Initial jobless claims fell 9.6% to 300,000 for the week ending April 5, according to a Labor Department report released today. That's the lowest they've been in seven years.
After jumping up a revised 7.1% the previous week, this newest report blew away analysts' expectations of a smaller dip to 318,000 claims.
From a more long-term perspective, a 1.5% decrease in the four-week moving average to 316,250 initial claims puts the labor market on a steadier improvement trend. Both the latest week's claims and the four-week average fall significantly below 400,000, a cutoff point that economists consider a sign of an improving labor market.
On a state-by-state basis, only Pennsylvania and Texas recorded a decrease of more than 1,000 initial claims for the week ending March 29 (most recent available data). Pennsylvania's 2,010 decrease came primarily from fewer food-service layoffs, while Texas cited fewer manufacturing layoffs as the main reason for its 1,820-initial-claims dip.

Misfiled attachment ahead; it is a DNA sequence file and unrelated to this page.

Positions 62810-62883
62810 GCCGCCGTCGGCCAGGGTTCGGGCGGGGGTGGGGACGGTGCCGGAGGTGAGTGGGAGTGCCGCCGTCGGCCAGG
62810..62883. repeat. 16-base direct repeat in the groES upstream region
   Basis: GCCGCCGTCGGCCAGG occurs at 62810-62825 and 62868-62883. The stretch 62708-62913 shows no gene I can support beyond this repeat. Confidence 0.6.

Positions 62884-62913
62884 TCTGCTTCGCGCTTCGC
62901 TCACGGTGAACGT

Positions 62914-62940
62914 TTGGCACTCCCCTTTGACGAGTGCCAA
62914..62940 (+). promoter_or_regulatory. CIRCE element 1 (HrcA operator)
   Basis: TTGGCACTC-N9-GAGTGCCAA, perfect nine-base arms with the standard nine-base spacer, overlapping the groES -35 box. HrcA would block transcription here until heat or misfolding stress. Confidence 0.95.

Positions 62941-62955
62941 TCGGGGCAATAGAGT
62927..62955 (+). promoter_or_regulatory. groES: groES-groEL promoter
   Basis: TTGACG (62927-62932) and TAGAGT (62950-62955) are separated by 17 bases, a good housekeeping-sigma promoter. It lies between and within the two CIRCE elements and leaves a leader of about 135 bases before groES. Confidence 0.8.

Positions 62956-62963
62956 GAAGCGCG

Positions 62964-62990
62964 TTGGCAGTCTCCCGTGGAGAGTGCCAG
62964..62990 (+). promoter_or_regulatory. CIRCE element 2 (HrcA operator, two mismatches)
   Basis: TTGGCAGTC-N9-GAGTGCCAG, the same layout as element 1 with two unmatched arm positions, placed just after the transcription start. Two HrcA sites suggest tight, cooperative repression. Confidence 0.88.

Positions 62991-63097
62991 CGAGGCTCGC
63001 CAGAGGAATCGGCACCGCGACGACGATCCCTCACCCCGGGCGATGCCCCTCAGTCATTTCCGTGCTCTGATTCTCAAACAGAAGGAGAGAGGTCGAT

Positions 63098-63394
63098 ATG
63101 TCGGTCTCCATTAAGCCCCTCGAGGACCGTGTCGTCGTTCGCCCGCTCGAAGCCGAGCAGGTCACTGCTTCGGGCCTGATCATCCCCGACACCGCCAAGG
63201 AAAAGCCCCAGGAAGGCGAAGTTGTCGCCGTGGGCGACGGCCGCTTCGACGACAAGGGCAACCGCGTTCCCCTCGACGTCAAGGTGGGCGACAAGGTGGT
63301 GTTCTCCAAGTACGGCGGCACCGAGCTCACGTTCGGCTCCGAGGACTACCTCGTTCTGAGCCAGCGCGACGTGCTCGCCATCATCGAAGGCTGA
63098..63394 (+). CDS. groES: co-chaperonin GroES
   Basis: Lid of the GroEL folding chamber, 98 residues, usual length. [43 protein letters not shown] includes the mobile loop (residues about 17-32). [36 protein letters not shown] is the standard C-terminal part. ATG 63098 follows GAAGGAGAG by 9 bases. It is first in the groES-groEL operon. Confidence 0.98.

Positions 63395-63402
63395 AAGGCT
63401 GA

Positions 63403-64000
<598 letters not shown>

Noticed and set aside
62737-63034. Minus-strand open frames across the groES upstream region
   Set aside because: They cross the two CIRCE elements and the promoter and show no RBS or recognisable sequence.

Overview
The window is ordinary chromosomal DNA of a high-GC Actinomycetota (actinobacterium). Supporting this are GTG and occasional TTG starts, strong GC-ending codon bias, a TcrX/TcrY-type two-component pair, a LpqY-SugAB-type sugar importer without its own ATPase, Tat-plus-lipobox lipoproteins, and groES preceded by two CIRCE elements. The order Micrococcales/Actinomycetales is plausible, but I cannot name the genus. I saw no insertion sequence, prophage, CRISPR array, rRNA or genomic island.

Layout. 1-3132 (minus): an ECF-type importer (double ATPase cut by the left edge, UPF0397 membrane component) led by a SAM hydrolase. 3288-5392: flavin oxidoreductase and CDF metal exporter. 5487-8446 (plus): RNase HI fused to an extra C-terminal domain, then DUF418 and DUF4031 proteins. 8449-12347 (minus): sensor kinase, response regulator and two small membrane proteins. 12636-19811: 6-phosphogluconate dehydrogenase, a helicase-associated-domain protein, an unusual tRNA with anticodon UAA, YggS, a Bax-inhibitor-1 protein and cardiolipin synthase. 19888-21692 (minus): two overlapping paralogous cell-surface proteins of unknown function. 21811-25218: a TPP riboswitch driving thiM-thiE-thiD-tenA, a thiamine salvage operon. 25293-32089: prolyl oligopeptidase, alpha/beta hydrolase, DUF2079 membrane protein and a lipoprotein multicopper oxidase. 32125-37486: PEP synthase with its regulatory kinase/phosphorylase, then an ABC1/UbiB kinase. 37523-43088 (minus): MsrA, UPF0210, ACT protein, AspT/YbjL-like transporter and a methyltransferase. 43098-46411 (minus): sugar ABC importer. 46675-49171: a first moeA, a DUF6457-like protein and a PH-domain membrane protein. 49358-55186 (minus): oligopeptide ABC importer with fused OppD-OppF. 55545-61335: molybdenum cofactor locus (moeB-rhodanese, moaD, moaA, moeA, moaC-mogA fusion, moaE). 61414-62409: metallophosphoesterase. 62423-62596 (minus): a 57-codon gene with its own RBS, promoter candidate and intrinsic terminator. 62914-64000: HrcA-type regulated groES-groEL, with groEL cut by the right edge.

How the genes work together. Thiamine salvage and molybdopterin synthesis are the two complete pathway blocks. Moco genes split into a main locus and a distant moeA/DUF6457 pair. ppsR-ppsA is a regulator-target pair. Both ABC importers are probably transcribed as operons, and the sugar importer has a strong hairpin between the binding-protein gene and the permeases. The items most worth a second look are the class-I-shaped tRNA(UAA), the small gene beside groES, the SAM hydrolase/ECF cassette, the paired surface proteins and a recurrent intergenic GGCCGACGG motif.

For the same period, four states registered increases of more than 1,000 initial claims. California accounted for the vast majority of the hike, with services layoffs contributing to a 17,630-initial-claims increase for the Golden State.
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